Duchamp and More at The Norton Simon Museum

Painting by Helen Frankenthaler "Adriatic" 1968
Painting by Helen Frankenthaler “Adriatic” 1968

Just a week after the East Austin Studio Tour ended (my last big art event for the year), we took another vacation out to LA to visit my husband’s elderly parents.

On our first day there, we met up with my friend Patri and proceeded to the Norton Simon Museum. Well, we did a kind of a whirlwind tour there. We had gone for the Marcel Duchamp Redux show, which was quite a tiny show. It was literally a copy of a show they had had there decades earlier. They had mostly prints of about 14 pieces from the earlier 1963 show, all in one small room.

More exciting to me were a few pieces from the post-painterly abstract painters Sam Francis and Helen Frankenthaler; especially the Frankenthaler piece (pictured here), which was a huge, all orange stain painting (orange — my favorite color! So exciting!!!).  Here is a snippet of a quote I copied from the gallery card for this painting: “What concerns me is — did I make a beautiful picture?” Well, I’d have to say emphatically, YES! I think (I’m afraid) I have similar sensibilities, whether that be good or not so good these days. What can I say?

Richard Diebenkorn - Bottles
Painting by Richard Diebenkorn “Bottles” 1960

There were some other great pieces in the room, “Tall Figure IV” by Giacometti; “Three Standing Figures,” 1953, by Henry Moore; “Untitled,” 1962-63 by Robert Irwin; 1947, “Horseman,” by Marino Marini; and “Bottles,” 1960, by Diebenkorn (pictured on the right). And more, but I didn’t have a chance to take any more names or notes.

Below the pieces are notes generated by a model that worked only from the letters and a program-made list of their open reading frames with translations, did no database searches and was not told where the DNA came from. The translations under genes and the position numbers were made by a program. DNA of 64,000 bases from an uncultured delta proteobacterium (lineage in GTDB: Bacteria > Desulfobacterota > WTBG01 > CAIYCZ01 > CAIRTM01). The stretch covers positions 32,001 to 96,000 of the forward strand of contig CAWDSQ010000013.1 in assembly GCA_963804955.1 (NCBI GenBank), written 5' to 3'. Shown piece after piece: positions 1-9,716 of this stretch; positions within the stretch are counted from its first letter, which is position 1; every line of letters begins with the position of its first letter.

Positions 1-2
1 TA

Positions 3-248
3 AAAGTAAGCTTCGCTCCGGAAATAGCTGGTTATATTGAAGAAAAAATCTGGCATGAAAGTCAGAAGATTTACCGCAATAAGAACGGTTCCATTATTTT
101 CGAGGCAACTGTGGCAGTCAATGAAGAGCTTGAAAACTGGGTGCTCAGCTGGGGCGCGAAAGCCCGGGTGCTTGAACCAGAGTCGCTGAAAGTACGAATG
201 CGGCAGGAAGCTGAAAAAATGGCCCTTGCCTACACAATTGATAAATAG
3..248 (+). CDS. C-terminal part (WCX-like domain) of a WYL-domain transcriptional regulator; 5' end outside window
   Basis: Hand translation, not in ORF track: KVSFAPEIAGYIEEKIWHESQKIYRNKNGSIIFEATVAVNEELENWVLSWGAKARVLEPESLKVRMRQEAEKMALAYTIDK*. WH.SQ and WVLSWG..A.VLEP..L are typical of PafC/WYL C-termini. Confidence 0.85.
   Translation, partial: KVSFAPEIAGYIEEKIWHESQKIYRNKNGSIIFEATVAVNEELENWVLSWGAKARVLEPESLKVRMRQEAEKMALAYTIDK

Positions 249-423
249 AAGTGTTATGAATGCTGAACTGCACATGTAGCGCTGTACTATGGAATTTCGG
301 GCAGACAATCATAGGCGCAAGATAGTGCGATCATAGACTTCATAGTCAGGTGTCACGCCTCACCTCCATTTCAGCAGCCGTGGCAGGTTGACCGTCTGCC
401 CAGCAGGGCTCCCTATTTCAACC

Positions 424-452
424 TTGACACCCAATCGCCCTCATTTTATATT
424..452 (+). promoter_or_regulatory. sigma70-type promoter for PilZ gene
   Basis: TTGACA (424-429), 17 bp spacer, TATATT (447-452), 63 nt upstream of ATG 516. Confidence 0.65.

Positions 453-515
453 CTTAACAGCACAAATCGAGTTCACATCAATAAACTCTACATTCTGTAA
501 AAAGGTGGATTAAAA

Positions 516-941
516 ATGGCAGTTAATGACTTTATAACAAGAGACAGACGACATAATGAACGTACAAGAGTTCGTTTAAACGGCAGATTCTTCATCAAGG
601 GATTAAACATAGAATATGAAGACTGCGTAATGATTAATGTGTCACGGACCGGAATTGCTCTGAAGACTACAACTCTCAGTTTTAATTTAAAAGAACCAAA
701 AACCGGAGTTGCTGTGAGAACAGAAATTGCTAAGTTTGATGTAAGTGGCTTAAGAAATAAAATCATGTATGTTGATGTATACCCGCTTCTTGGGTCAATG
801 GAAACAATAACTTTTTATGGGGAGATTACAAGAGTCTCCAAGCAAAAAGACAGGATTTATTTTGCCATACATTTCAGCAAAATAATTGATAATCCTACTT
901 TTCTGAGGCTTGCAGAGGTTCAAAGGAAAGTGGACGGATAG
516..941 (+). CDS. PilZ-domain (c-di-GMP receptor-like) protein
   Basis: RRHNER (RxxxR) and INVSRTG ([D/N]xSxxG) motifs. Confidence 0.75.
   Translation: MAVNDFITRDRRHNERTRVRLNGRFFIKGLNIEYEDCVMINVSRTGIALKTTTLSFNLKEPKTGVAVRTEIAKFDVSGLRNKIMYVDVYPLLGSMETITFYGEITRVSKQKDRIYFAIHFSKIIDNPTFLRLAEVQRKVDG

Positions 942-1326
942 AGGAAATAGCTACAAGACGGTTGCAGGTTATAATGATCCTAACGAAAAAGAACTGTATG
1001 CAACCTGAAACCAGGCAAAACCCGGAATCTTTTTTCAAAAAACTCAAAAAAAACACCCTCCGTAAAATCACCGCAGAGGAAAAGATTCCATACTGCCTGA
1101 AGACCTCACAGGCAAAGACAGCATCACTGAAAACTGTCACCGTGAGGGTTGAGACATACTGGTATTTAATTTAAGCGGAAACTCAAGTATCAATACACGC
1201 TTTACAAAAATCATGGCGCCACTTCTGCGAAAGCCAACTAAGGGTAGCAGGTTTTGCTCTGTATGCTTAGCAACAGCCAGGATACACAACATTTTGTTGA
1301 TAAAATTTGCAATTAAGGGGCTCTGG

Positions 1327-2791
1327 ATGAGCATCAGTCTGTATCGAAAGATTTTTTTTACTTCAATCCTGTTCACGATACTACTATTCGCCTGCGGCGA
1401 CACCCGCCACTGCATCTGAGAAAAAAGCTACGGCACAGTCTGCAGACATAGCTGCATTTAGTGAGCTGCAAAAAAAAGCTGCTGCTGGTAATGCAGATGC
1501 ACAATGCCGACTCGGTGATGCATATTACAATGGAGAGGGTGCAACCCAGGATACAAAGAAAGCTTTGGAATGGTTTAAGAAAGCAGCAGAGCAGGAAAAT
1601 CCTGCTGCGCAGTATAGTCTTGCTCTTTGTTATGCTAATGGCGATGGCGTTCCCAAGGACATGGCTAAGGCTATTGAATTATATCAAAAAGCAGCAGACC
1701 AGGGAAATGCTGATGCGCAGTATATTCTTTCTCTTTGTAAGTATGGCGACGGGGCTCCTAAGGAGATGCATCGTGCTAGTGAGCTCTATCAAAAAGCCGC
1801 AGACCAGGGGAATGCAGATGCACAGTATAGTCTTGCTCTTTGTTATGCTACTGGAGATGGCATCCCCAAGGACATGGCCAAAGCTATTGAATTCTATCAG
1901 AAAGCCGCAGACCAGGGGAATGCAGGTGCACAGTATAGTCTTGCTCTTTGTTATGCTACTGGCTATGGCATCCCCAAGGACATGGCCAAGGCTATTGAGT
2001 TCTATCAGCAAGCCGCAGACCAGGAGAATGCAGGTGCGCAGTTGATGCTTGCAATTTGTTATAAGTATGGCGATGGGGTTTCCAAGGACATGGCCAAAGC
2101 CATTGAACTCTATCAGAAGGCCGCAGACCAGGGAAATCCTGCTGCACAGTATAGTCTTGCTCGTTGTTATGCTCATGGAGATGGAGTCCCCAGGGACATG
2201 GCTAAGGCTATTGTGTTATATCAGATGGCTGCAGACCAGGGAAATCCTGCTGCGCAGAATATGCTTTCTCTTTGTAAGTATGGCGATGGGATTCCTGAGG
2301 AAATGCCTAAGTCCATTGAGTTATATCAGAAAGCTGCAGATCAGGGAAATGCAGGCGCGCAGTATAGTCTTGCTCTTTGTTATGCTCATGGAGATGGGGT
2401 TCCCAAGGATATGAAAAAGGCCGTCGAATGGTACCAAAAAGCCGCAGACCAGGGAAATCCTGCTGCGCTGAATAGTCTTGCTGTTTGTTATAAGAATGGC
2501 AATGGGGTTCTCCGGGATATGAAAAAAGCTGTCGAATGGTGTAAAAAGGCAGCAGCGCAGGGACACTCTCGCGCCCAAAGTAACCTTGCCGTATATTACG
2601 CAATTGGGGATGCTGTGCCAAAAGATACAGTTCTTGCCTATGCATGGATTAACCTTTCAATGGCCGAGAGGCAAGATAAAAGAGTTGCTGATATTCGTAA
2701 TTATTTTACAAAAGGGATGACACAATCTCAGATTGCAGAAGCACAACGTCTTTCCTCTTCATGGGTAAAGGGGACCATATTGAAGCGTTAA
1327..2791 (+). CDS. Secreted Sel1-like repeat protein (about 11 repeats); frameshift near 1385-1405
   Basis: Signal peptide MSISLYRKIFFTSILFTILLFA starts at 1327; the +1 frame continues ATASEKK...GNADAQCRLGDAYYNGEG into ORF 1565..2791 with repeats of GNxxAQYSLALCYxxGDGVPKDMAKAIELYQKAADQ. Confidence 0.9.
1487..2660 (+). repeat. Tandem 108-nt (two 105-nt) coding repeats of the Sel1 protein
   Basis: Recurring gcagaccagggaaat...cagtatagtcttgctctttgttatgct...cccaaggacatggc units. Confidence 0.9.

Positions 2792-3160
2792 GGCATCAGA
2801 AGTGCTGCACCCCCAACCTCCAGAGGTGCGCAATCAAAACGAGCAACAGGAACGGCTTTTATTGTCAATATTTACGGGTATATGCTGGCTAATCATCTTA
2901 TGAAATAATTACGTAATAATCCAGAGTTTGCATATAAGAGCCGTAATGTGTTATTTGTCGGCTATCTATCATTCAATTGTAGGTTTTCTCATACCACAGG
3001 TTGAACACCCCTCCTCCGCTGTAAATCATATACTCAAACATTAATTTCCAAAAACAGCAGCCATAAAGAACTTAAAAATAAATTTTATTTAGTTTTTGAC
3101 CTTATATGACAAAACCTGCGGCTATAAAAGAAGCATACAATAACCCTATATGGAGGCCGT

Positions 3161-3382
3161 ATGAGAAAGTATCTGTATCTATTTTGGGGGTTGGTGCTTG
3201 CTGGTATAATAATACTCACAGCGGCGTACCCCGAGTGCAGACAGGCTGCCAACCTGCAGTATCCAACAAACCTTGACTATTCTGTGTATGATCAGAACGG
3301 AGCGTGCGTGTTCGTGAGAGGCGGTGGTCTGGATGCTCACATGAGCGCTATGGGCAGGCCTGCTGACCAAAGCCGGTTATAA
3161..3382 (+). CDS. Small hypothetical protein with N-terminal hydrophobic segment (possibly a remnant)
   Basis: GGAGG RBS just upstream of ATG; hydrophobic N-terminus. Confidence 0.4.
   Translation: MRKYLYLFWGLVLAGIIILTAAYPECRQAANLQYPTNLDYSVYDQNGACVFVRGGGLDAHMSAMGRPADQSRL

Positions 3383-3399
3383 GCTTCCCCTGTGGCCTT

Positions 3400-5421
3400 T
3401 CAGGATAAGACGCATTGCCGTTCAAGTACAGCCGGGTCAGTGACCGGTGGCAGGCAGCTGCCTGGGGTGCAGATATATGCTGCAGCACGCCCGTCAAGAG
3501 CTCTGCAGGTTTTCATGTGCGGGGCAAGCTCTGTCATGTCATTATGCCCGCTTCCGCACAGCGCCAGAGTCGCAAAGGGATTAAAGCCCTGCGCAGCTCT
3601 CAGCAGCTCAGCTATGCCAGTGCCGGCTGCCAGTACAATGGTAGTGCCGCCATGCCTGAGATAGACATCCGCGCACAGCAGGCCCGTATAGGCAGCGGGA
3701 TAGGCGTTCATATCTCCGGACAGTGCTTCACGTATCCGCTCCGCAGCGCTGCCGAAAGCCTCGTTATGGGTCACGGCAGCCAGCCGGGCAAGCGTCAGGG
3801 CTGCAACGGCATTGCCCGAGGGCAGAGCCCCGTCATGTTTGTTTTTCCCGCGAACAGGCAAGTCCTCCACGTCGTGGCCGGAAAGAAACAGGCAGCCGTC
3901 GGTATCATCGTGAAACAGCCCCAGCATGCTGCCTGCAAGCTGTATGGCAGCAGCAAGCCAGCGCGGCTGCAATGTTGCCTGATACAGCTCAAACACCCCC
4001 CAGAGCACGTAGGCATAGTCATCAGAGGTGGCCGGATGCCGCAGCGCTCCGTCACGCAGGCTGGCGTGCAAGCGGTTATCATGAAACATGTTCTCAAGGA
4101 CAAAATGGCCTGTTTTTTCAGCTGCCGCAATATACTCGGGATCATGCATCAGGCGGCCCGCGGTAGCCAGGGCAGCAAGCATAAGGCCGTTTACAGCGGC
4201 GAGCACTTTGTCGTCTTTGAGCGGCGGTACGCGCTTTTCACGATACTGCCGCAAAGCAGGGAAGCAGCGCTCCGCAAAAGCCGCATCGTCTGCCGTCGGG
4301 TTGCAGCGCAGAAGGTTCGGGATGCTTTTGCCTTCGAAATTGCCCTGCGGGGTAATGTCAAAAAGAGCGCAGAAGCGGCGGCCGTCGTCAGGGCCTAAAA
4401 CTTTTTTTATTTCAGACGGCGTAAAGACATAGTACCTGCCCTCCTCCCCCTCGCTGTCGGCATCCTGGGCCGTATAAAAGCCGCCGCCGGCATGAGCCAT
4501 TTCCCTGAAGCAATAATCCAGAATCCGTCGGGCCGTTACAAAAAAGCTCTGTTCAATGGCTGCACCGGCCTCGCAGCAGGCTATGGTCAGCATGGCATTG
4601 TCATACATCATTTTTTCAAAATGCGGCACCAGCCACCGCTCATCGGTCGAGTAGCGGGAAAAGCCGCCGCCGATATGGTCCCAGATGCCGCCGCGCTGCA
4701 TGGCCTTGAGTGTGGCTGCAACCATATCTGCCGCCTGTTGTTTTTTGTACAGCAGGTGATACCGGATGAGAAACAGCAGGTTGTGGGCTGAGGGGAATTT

We spent a few minutes looking at some of their Impressionist collection — admiring the perfect yellow Van Gogh had used to paint a straw hat and a tree (2 different works), a couple of pieces of Cezanne’s, including one of his fantastic tulips paintings, and at least one Monet.

We also peered at the “On the Enlightened Path: Jain Art from India”; “Ruth Weisberg: Guido Cagnacci and the Resonant Image”; “Under the Influence: Art-Inspired Art”; and “The Art of War: American Posters from World War I and World War II” — the poster art exhibit in particular which was really quite fascinating.

Song Kun at the Hammer Museum

Painting by Song Kun It's My Life 05-08-31 2005 Oil on canvas. 10 5/8 x 13 3/4 in. (27 x 35 cm)
Painting by Song Kun It’s My Life 05-08-31 2005 Oil on canvas. 10 5/8 x 13 3/4 in. (27 x 35 cm) Courtesy of UniversalStudios-Beijing, Beijing, China

Several great exhibits at the Hammer Museum

Today, our final day in LA, we headed over to the Hammer Museum to see Eden’s Edge: Fifteen LA Artists: Ginny Bishton, Mark Bradford, Liz Craft, Sharon Ellis, Matt Greene, Elliott Hundley, Stanya Kahn & Harry Dodge, Monica Majoli, Matthew Monahan, Rebecca Morales, Lari Pittman, Ken Price, Jason Rhoades, Anna Sew Hoy, and Jim Shaw.

Death Rider (Virgo) by Liz Craft
“Death Rider (Virgo)” by Liz Craft
New Moon and Palm Trees by Sharon Ellis
“New Moon and Palm Trees” by Sharon Ellis.

On our way out, we almost missed a small show by emerging Chinese painter Song Kun, who filled a small gallery with 97 daily paintings of her life…fabulous! Her work ranges from part drawn, partly painted canvases to fully realized and very well-done representational works to a number of blank canvases. At first, I took one quick pass through the gallery, intending that to be it; then went back and looked at each painting more closely, then went back again, by this time fully drawn into her mesmerizing paintings. This was my favorite art of all that I’ve seen on this coastal trip!